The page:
A number of friends have pushed and probed, wondering if I’m not being overly simplistic when I say that Islam is largely irrelevant to the future of America.
First of all, I am being overly simplistic. Islam and America—these are extraordinarily complex cultural realities. When I wrote about the mosque controversy here in New York, I asserted that Islam is relatively dysfunctional. I should have been more precise. By my reading, whatever its strengths, Islam has a relatively dysfunctional relation to modern political realities, not so much in the West, but rather in Islamic countries themselves.
As an example I point to the recent news that the ruling elite in Iran is currently embroiled in a controversy about the role of clerics in the theocratic vision of an Islamic state, with allies of President Ahmadinejad arguing that clerics are not necessary.
Whatever one makes of the political infighting in Iran, or the theological details if Shi’a theology, the conflict—which is very likely far more important than most Western journalists realize—suggests the central fact I am trying to emphasize. There is an unstable relation between Islam and the modern forms of state power, forms that, as the West discovered to its horror in the modern bloodbaths of nationalism, have a logic of their own.
The situation in Iran has a familiar feel to me. I’m reminded of the agonies of the Catholic Church from the French Revolution through the Spanish Civil War. My point is not that Islam cannot achieve a stable relation to modern political realities. Many thought Catholicism intrinsically incapable, and they were proven wrong. Instead, my point is that Islam, whatever its spiritual and cultural strengths, is presently both a source and victim of political turmoil, not, I hasten to add, for or in America or European nations, but rather for and in Islamic countries.
(I want to anticipate readers eager to pen a doom and gloom notes about Europe. Switzerland, France, Sweden—these and other countries are experiencing cultural strains that have political consequences, but they are not teetering on the edge of disintegration or revolution. It is imperative that we recognize how deeply the roots of post-war democratic institutions have gone in Europe.)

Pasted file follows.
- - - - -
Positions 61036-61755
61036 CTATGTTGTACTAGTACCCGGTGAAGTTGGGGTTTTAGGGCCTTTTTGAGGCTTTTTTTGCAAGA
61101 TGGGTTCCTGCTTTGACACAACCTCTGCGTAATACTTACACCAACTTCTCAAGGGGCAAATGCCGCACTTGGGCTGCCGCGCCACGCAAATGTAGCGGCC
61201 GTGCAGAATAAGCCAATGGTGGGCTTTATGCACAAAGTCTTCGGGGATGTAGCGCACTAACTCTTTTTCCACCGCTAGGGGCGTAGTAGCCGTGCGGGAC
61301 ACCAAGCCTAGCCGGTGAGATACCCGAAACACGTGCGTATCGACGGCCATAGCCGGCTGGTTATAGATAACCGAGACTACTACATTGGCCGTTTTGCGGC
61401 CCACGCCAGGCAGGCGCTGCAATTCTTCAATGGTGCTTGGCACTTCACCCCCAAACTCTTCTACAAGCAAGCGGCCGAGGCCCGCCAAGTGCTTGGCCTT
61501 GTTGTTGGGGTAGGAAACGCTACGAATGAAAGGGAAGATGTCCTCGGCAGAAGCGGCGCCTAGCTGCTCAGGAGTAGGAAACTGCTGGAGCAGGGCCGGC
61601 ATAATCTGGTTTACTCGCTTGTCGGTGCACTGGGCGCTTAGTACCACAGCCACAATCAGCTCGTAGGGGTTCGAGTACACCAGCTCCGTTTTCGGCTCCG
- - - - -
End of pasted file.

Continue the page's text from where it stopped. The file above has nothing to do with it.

I don’t have a crystal ball, but I’ll muse about the future nonetheless.
I don’t think Islam will end up taking over Europe, or even exerting a sustained influence in the near future. The dangers there (as here in America) are largely Western in origin, e.g., a soft nihilism.
To exercise influence, Muslims need a theology of secularity and the legitimacy of secular authority. Smart Muslims in America are trying to think this through, for example at the Zaytuna College in Berkeley, which I’ve highlighted in the past.
I’m hopeful that they succeed.
Christianity of course is in a better position, not the least because it was forced to grapple with secularity over the last three hundred years, and longer if one goes back to the investiture controversy in the eleventh century.
But perhaps more important are the resources for imagining faith at the margins rather than center. Christianity sees political and cultural rejection as part of its Christological core. A catacomb view of the relation of faith to society is, in some ways, the most obvious reading of the New Testament, as Stanley Hauerwas and John Howard Yoder have pointed out again and again.
What this means is that, even abstracting from the sophistication of its political theology, Christianity has a self-image that allows it to flourish in a secular society that pushes (sometimes aggressively) to the margins. And not just flourish but also influence and leaven.